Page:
Freelancer’s Guide to Coffee – Part 1: Brew Your Own

credit: TheGiantVermin/Flickr

Rocket fuel, cup o’ joe, brain juice, mud. Call it what you will, coffee has been the go to fuel for freelancers from around the world. Sheik Abd-al-Kadir may have said it best when he said “no one can understand the truth until he drinks of coffee’s frothy goodness.” High-five Sheik!

But before you head out the door to your favorite café or run round the supermarket to pick up a can, there are a few things you should know about this liquid of the gods. Join us in our light-hearted look at a Freelancer’s Guide to Coffee – Part 1.

Why I’m such a jerk all the time

Before we get into our coffee expose, I should explain briefly what’s going on here. I’ve recently received the FreelanceSwitch honor (debatable?) of being put in charge of writing weekly humor/snarky/light-hearted articles. Now while many of you may find my humor…sarcastic? Non-existent? I hope to bring you something a little less business-heavy and something more…effervescent?

See, I can use a thesaurus like a real writer!

So while some of you may already be familiar with my writing style, others may be wondering who is this big pile of jerk? Let me assure you that it’s probably best to take little of what I say seriously. In real life I can actually be quite friendly, or at least mildly tolerable.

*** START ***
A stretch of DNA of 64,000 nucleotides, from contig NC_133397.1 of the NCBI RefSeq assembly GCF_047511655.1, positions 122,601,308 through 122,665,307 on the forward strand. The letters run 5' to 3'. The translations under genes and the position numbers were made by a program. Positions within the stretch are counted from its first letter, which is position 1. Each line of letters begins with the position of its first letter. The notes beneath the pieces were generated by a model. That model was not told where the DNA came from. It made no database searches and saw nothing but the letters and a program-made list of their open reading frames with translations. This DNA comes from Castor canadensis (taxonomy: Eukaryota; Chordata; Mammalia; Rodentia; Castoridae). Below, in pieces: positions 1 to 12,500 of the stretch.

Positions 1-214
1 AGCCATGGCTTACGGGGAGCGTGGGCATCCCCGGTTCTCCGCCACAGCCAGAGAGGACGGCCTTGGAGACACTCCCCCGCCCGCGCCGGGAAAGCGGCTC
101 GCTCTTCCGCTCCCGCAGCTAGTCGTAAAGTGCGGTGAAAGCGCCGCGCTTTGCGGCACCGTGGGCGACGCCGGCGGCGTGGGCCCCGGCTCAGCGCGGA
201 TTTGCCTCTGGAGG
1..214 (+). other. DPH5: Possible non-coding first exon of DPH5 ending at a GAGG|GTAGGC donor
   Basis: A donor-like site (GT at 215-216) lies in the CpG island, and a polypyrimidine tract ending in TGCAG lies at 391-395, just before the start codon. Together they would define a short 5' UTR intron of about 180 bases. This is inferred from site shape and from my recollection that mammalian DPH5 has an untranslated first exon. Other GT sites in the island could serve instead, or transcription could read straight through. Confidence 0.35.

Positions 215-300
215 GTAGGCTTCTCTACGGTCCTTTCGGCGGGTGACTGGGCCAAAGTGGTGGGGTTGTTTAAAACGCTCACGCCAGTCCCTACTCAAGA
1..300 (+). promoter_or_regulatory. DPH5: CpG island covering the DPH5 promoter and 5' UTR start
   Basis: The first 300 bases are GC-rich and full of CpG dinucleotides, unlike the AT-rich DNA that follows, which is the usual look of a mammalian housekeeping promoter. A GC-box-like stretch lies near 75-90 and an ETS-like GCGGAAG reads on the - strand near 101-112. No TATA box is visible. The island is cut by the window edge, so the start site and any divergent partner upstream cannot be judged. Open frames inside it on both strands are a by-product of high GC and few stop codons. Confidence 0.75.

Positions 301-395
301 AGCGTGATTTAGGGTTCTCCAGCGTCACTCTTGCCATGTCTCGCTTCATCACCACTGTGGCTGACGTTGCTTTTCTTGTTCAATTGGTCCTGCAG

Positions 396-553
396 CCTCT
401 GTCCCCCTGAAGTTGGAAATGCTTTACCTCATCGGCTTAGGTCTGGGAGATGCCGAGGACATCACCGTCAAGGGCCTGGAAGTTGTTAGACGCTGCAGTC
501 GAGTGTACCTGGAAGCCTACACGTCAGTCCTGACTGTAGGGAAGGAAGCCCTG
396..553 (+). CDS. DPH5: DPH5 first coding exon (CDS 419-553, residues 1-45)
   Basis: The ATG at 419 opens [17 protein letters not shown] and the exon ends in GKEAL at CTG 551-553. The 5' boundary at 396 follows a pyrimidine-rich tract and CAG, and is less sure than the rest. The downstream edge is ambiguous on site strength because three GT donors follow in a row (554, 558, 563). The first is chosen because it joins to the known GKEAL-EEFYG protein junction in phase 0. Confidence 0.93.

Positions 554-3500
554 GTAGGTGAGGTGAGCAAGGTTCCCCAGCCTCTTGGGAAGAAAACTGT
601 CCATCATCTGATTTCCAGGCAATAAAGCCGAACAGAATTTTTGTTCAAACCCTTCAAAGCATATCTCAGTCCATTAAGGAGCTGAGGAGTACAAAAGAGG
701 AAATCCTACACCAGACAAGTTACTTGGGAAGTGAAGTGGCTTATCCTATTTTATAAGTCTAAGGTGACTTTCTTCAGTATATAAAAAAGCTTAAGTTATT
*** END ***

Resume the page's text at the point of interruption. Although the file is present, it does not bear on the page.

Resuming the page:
So with that out of the way, let’s get into this thing…

If you hate coffee, go to a big coffee chain

Starbuck's coffee mug

credit: el patojo on flickr

What’s this you say? I shouldn’t go to Starbucks to buy my coffee? The reality is, if you’re looking for good coffee, you probably won’t find a lot of it at the major coffee chains. What you will find however, is burnt out, bottom of the pot sludge masked with froufrou toppings and silly sounding names. And you’ll get the privilege of paying outrageous prices for it!

Is that to say that you should never go to a coffee chain store? No, I’m not saying that, but let me tell you of my first Starbucks experience.

How I made a scene at the local Starbucks

In Seattle you haven’t had enough coffee until you can thread a sewing machine while it’s running. -Jeff Bezos

As Starbucks was gaining popularity as the place to go for coffee, I made a conscientious decision to never set foot inside one. I guess when I peaked inside and saw all the caffeine loving hipsters with their Mac books and their knitted scarves; I had to make a decision based purely on my own dignity. It just didn’t look like my class of people.

My wife says I get dignity mixed up with super-inflated ego.

As it happened, some friends and I were traveling home late one night and found ourselves in the need of a little caffeine boost. As they were not aware of the blood-pact that I had already made, in they walked to Starbucks. I had no choice but to follow.

A person is never really prepared when they walk into a Starbucks for the first time. You are hit with all these new names for coffee that come in sizes you’ve never heard of before. How was I to know if I wanted a grande, a venti, or maybe an il’duce? Add in the fact that everyone ahead of you knows exactly what they’re doing, and with each Raspberry Mocha Chip Frappuccino you’re quickly getting pushed toward your date with barista destiny.